As has also presented at this conference, there has been many advances in the imaging-space for patients with biochemical recurrence. A recent updated systematic review of PSMA PET-CT scan this year assessed 37 articles (n = 4790 patients) and found that for patients with biochemical recurrence, positive 68Ga-PSMA PET scans increased with higher pre-PET PSA levels:4
- PSA 0-0.19 ng/mL: 33%
- PSA 0.2-0.49 ng/mL: 45%
- PSA 0.5-0.99 ng/mL: 59%
- PSA 1-1.99 ng/mL: 75%
- PSA ≥2ng/ml: 95%
Importantly, there were no significant differences in positivity noted between Gleason sums ≤7 and ≥8 diseases. On per-node analysis, there was high sensitivity (75%) and specificity (99%) observed.
In addition to salvage radiotherapy for biochemical recurrence/persistent PSA, there has been anecdotal evidence for salvage lymph node dissection. A systematic review from 2018 demonstrated that among 27 studies,5 salvage lymph node dissection was performed by open or laparoscopic approach with <10% of grade 3 or more complication rate. Over a mean follow-up of 29.4 month, complete biochemical response after salvage lymph node dissection was achieved in 13-79.5%of cases, and the 2- and 5-year biochemical progression-free survival rates ranged from 23% to 64% and from 6% to 31%, respectively.
The following table highlights the salvage lymphadenectomy series with PSMA guidance:
Dr. Evans concluded this talk with several summary points:
- PSA persistence >0.1 ng/mL has a poor prognosis but salvage radiation therapy is beneficial
- PSA recurrence has several definitions – the new EAU guidelines move from absolute value to risk groups
- New imaging has a relevant and evolving role
- EAU low risk is at a small risk of metastatic progression or cancer-specific mortality
- Salvage radiation therapy with ADT should be given in EAU high-risk patients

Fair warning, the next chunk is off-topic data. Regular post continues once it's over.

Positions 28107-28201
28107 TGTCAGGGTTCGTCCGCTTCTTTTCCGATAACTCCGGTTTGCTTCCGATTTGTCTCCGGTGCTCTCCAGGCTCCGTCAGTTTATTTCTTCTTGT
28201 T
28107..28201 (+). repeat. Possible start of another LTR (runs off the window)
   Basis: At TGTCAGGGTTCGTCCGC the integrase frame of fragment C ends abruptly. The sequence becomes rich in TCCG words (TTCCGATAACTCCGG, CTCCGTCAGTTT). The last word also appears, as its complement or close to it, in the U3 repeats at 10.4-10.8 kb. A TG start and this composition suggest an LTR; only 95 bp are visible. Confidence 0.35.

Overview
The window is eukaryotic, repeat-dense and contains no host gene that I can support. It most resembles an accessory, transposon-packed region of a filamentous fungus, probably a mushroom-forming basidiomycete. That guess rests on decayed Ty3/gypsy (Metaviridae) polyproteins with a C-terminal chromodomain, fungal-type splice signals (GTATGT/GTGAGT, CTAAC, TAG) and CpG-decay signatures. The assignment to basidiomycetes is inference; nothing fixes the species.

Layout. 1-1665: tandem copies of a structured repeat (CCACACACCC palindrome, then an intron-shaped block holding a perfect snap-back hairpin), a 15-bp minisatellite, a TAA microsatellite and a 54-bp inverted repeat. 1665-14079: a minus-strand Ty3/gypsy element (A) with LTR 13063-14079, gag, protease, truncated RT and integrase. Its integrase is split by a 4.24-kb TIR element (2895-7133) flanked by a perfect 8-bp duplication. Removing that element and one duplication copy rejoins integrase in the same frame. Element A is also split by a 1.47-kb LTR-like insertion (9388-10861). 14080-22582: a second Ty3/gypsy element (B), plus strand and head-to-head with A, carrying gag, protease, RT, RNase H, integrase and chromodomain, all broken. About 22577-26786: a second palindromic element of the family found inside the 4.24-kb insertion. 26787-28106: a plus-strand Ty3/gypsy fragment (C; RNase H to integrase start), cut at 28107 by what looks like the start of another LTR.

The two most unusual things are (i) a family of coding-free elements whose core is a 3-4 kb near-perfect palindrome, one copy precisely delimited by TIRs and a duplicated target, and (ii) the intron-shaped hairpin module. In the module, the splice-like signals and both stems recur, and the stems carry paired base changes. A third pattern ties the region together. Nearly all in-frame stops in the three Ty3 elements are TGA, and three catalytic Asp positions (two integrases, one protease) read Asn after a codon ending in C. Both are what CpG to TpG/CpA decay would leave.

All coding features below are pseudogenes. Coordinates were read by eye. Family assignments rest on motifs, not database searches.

- Salvage surgical approaches are immature and should be considered cautiously
- Preisser F, Chun FKH, Pompe RS, et al. Persistent Prostate-Specific Antigen After Radical Prostatectomy and Its Impact on Oncologic Outcomes. Eur Urol 2019 Jul;76(1):106-114.
- Pound CR, Partin AW, Eisenberger MA, Chan DW, Pearson JD, Walsh PC. Natural history of progression after PSA elevation following radical prostatectomy. JAMA 1999 May 5;281(17):1591-1597.
- Van Den Broeck T, van den Bergh RCN, Arfi N, et al. Prognostic Value of Biochemical Recurrence Following Treatment with Curative Intent for Prostate Cancer: A Systematic Review. Eur Urol 2019 Jun;75(6):967-987.
- Perera M, Papa N, Roberts M, et al. Gallium-68 Prostate-specific Membrane Antigen Positron Emission Tomography in Advanced Prostate Cancer-Updated Diagnostic Utility, Sensitivity, Specificity, and Distribution of Prostate-specific Membrane Antigen-avid Lesions: A Systematic Review and Meta-analysis. Eur Urol 2019 Feb 14 [Epub ahead of print].
- Ploussard G, Gandaglia G, Borgmann H, et al. Salvage Lymph Node Dissection for Nodal Recurrent Prostate Cancer: A Systematic Review. Eur Urol 2018 Oct 31 [Epub ahead of print].
Presented by: Christopher P. Evans, MD, FACS, Chair, Department of Urologic Surgery, University California, Davis, Sacramento, California
Written by: Zachary Klaassen, MD, MSc – Assistant Professor of Urology, Georgia Cancer Center, Augusta University/Medical College of Georgia Twitter: @zklaassen_md at the 2019 Advanced Prostate Cancer Consensus Conference (APCCC) #APCCC19, Aug 29 – 31, 2019 in Basel, Switzerland